I do think there is a relationship. The Sunni powers, the people who are going to help us on the Palestinian front, need to demonstrate something as a result of their helping the United States. This is the obvious thing for them, so I think there’s a relationship. And that’s why the United States has been so involved. You hate to be cynical about these things, but clearly, Condoleezza Rice has been as active as she has been—after six and a half years of this administration holding the Arab-Israeli conflict at arm’s length—because we need help from other Arab capitals, and this is clearly the price that they’re extracting from the United States. Bottom line, it’s a good thing for the United States to be involved in Arab-Israeli peacemaking. One of the things that outrages Arab publics is that we haven’t been involved. And if we can be seen to be constructive, it may help our very weak position in terms of public opinion in the Middle East.

Now the Palestinians still haven’t announced officially this new unity government. I guess people are waiting to see who’s in it and whether the United States and Israel will deal with it.


The United States has taken the position it’ll deal with that when they see the makeup of the new government. Do you think there’s any chance the United States might be more flexible?

My sense is that what we’ll see exactly what we’ve seen all along. The United States is going to follow the Israelis’ lead on this one. If it’s good enough for the Israelis, then it’ll be good enough for the United States. Interestingly though, the Europeans are starting to peel away from the United States on this. There have been some statements from British diplomats saying that if this national unity government is good enough, we should start dealing with whatever national unity government comes about. The Mecca agreement is enough for the European Union. So now you’re going to have a split within the “Road Map” quartet. Russia all along has been saying that we should lift the ban on aid to the Palestinians. The European Union has stood with the United States, but now we’re seeing some daylight between the United States and the European Union.

Coming back to yesterday’s announcement by Secretary of State Rice that the United States would participate in this regional conference, it has now been expanded I gather to include the European Union and the UN Security Council.

And invitations were sent to representatives from the Group of Eight (G8) industrialized nations last night. So this is going to be rather expansive, and I think the administration is hedging. It’s going to be at a meeting with the Iranians and the Syrians, but there is a desire to have enough people around the table so that it dilutes this. It’s unclear as of yet whether Secretary Rice will meet one-on-one with the Syrian and Iranian foreign ministers. There’s something else about this proposed meeting that I think is important. There has been continuity in Iranian foreign policy going back even to the days of the Shah, and this is a quest for recognition of Iran’s role as a regional power. Here’s an opportunity to open a broad dialogue with the Iranians in this way and implicitly recognize their regional role and their regional influence. I wonder whether this might be the start of a dialogue that would change in some ways Iranian behavior. I wonder if an acknowledgement of its role in the region and its importance may not ameliorate other areas where we’re having problems with the Iranians, particularly in the Gaza strip, particularly in Iraq, maybe that will change to some extent Iranian policy, and also in Lebanon.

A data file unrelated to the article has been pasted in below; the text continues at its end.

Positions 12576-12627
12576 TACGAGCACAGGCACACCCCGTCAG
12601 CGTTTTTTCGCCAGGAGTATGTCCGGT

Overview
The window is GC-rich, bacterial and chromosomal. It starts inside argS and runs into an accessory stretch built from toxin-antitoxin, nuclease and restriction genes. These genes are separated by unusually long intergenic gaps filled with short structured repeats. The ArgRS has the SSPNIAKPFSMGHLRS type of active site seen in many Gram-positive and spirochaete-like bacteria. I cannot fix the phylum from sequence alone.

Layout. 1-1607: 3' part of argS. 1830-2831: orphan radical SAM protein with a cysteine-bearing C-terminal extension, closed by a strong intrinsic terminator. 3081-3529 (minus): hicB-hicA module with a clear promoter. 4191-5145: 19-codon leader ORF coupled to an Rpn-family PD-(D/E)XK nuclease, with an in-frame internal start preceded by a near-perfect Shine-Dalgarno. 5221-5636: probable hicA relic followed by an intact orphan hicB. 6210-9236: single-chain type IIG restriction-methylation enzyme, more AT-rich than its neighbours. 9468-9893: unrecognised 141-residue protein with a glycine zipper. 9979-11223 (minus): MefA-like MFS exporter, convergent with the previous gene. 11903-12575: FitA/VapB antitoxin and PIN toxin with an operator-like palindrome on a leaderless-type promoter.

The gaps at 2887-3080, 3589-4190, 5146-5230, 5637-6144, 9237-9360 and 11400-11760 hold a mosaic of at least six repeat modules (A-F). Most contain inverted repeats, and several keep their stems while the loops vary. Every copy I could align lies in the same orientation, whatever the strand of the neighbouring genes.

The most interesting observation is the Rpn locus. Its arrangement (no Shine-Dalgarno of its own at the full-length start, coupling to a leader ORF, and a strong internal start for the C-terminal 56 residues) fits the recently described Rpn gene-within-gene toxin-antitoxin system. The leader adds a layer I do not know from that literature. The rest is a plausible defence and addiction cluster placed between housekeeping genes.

“I wonder if an acknowledgement of its role in the region and its importance may not ameliorate other areas where we’re having problems with the Iranians, particularly in the Gaza strip, particularly in Iraq, maybe that will change to some extent Iranian policy, and also in Lebanon.”

The Iranians are hard-nosed negotiators. We do have a difference of interests with the Iranians and they still see large American forces on all of their borders, but this is a step that we should take before we take military action against the Iranians. We should exhaust the discussions with them.

You’re already talking about military action?

I’m not jumping into it. I’m saying we need to exhaust this diplomatic avenue before we move to military action because military action would actually be disastrous for the United States.

The administration keeps saying it’s not planning any military action.

The administration says a lot of things, but of course they are doing things that are ratcheting up the pressure. And from the other side, the Iranians perceive the United States to be weak. So, you know, that’s not a good combination. I’m not an advocate of military action and that’s why I think ultimately these talks are positive. We need to explore this avenue. If the Iranians reveal themselves to be noncooperative, well, then we’re on a different road.

What about Syria? Can they do anything to help out Iraq?

The Syrians can do a better job on policing their border. But what’s uppermost in the minds of the Syrian leadership is relieving the pressure on the investigation and international tribunal on the assassination of former Lebanese Prime Minister Rafik Hariri. That is essentially the price the United States is going to have to pay. That’s what the Syrians are looking for in terms of gaining its cooperation. Talks with the Iranians are much more important than the talks with the Syrians, to be honest with you. But there is a Syrian-Israeli angle here. The Israelis have demonstrated an interest in dealing with the Syrians as a result of the war in Lebanon over the summer. There may be something that can be done as a result of these talks to jump-start a Syrian-Israeli negotiation. But the Syrians have a history of playing both ends of the fence, being constructive in one area and being the furthest from constructive in another area.